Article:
Cartography is a dazzling fiction. Perhaps some good part of its beauty lies in the fact that the making of maps has been and remains the most concrete way we have to represent unrepresentable spaces, in their dimensions and in their volumes. This fantastic agreement implies that the use of a map is also a pact of imagination with a history thousands of years old, and which has generated countless, overwhelming pictorial works (for some examples, see the maps here.)

With antique maps, it’s all perhaps even much more fascinating. Records of the ways territories have been conceived over time act as witnesses to the evolution of the possibility of exploring and understanding the world. A curious example of this might be the ghost islands, spectral territories which have appeared on the maps of other epochs, and whose existence was denied at some later point. Thereafter, the islands disappeared, but a trace of them in the middle of the sea yet remains.

With regard to these antique maps and the inevitable comparison that will be made to the maps of today (when precision is so undeniable), a project was begun by the New York Public Library (NYPL) through The Lionel Pincus & Princess Firyal Map Division.  Open Access Maps is a gigantic, generous effort to make more than 20,000 old maps available to anyone on the internet.

This virtual collection of plans allows for the graphic comparison of older maps with their equivalents in current satellite maps through a process known as georectification.

mapas1

The Map Warper, a tool available on the website, allows one to compare territories visually, and beyond seeing merely the inaccuracies, one can also appreciate how the same spaces have been transformed over the centuries in an exercise that might seem like time travel. The system also allows for the  downloading of maps that a user has rectified. The sheer quantity of maps within the digital collection of the NYPL means that the rectification of all the maps remains an unfinished task, and one to which internet visitors are invited to contribute.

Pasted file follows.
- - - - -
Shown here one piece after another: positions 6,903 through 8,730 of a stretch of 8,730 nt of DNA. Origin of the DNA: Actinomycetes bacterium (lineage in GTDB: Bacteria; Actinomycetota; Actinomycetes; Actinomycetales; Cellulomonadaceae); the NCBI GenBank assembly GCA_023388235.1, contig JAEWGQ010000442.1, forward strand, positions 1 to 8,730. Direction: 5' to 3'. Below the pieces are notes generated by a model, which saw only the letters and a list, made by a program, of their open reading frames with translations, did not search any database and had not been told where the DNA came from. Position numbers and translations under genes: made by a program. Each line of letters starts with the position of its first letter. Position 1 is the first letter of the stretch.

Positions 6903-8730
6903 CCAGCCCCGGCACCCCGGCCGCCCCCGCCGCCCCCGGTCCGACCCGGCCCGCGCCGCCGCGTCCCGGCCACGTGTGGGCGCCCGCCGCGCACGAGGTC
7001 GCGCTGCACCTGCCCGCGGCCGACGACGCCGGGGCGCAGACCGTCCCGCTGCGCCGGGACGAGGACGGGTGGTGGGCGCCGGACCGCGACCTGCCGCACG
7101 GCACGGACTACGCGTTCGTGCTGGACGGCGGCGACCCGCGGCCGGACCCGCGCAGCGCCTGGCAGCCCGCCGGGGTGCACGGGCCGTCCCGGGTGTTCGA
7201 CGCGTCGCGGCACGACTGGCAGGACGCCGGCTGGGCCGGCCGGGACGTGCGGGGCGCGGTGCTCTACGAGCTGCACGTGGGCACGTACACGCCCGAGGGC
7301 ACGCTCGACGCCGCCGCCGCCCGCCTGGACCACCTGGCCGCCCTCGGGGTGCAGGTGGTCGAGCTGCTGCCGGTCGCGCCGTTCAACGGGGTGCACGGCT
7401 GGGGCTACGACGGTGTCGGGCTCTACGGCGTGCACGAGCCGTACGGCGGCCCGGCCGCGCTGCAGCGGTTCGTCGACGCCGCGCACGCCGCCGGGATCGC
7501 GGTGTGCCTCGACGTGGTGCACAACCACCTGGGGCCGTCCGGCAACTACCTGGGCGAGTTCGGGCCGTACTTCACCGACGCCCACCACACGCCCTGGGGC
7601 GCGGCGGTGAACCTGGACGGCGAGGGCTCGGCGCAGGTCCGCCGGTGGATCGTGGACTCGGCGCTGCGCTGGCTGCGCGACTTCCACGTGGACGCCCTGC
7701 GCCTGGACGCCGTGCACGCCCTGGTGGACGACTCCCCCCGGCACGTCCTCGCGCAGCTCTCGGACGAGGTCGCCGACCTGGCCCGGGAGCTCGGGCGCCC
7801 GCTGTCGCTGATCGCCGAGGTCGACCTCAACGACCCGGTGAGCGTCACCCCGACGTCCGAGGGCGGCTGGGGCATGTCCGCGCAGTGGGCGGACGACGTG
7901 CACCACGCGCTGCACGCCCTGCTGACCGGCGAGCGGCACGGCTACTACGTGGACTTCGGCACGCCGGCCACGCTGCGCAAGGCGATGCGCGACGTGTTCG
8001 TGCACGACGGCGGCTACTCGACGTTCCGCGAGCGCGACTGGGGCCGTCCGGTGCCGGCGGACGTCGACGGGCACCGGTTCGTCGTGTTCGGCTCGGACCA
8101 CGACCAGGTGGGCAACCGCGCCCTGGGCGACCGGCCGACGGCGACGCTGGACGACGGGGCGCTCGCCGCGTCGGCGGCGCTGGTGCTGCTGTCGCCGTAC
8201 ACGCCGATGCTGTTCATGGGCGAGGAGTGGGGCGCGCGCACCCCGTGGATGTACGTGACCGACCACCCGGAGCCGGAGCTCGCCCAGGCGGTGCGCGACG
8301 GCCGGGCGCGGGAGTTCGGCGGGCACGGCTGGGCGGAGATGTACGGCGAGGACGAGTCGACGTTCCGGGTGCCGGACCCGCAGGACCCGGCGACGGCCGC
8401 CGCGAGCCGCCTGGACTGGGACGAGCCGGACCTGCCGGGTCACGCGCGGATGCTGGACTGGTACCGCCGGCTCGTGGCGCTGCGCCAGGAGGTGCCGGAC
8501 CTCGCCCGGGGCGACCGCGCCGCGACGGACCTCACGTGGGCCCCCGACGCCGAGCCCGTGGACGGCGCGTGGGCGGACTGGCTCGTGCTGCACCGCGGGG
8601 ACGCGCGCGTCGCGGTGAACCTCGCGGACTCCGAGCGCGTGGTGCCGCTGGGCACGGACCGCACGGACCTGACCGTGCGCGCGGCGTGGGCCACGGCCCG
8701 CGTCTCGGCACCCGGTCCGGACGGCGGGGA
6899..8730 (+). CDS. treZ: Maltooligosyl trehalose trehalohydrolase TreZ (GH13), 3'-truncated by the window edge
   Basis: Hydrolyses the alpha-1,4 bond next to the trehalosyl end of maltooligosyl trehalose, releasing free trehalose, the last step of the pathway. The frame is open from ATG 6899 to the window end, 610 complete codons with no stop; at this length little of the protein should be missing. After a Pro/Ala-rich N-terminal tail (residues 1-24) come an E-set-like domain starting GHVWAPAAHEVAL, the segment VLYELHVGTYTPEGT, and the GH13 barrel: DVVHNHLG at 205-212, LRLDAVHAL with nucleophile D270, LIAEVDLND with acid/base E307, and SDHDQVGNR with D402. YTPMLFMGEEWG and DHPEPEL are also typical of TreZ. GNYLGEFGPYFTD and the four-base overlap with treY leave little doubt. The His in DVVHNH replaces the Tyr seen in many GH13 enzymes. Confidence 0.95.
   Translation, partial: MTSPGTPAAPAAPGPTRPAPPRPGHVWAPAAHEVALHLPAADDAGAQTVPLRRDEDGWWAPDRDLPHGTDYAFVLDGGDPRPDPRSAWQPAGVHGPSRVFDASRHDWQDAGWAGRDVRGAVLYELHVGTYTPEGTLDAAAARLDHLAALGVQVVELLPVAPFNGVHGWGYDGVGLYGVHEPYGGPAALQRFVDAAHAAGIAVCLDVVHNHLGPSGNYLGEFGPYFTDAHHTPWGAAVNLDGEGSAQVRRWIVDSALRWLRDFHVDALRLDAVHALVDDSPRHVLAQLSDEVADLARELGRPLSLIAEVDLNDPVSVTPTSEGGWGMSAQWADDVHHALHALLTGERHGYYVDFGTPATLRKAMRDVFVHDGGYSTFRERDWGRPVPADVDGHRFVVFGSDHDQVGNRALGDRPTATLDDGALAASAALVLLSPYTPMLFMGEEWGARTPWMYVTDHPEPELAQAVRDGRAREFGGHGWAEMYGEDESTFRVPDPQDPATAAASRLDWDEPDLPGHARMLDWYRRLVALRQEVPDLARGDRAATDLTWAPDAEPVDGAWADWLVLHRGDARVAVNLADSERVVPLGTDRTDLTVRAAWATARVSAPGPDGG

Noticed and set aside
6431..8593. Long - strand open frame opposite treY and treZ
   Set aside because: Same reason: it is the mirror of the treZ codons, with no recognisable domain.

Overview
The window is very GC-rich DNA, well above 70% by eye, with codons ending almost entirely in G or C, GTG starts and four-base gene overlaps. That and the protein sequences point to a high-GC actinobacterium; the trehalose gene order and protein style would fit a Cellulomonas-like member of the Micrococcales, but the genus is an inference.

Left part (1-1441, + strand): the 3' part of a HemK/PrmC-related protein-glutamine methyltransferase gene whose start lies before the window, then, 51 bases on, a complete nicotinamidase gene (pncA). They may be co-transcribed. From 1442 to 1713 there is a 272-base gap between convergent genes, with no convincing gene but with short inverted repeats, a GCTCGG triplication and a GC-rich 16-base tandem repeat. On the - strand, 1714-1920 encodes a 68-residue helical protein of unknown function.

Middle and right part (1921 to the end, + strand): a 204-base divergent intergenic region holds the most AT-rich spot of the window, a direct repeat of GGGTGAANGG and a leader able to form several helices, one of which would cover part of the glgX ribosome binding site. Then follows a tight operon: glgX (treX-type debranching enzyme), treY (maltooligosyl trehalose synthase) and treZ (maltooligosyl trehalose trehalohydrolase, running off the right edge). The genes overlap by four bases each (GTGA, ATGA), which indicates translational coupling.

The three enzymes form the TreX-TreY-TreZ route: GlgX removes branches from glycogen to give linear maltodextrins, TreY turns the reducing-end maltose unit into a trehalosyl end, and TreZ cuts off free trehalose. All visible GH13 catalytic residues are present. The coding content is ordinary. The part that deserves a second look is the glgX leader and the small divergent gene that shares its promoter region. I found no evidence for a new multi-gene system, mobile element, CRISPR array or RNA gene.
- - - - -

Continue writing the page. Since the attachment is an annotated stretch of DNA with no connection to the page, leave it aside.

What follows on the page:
Finally, because they’re old, royalty-free maps, the site also allows users to download them in high resolution. The project team has been scanning maps for about 15 years. It’s a gift to both experts and to scholars of cartography, but also to all those who appreciate the beauty of antique maps as representations of some of most spectacular of fictions born of the imagination.

 

 

 

Images: NYPL’s Open Access Maps

Cartography is a dazzling fiction. Perhaps some good part of its beauty lies in the fact that the making of maps has been and remains the most concrete way we have to represent unrepresentable spaces, in their dimensions and in their volumes. This fantastic agreement implies that the use of a map is also a pact of imagination with a history thousands of years old, and which has generated countless, overwhelming pictorial works (for some examples, see the maps here.)

With antique maps, it’s all perhaps even much more fascinating. Records of the ways territories have been conceived over time act as witnesses to the evolution of the possibility of exploring and understanding the world. A curious example of this might be the ghost islands, spectral territories which have appeared on the maps of other epochs, and whose existence was denied at some later point. Thereafter, the islands disappeared, but a trace of them in the middle of the sea yet remains.

With regard to these antique maps and the inevitable comparison that will be made to the maps of today (when precision is so undeniable), a project was begun by the New York Public Library (NYPL) through The Lionel Pincus & Princess Firyal Map Division.  Open Access Maps is a gigantic, generous effort to make more than 20,000 old maps available to anyone on the internet.

This virtual collection of plans allows for the graphic comparison of older maps with their equivalents in current satellite maps through a process known as georectification.

mapas1

The Map Warper, a tool available on the website, allows one to compare territories visually, and beyond seeing merely the inaccuracies, one can also appreciate how the same spaces have been transformed over the centuries in an exercise that might seem like time travel. The system also allows for the  downloading of maps that a user has rectified. The sheer quantity of maps within the digital collection of the NYPL means that the rectification of all the maps remains an unfinished task, and one to which internet visitors are invited to contribute.

Finally, because they’re old, royalty-free maps, the site also allows users to download them in high resolution. The project team has been scanning maps for about 15 years. It’s a gift to both experts and to scholars of cartography, but also to all those who appreciate the beauty of antique maps as representations of some of most spectacular of fictions born of the imagination.

 

 

 

Images: NYPL’s Open Access Maps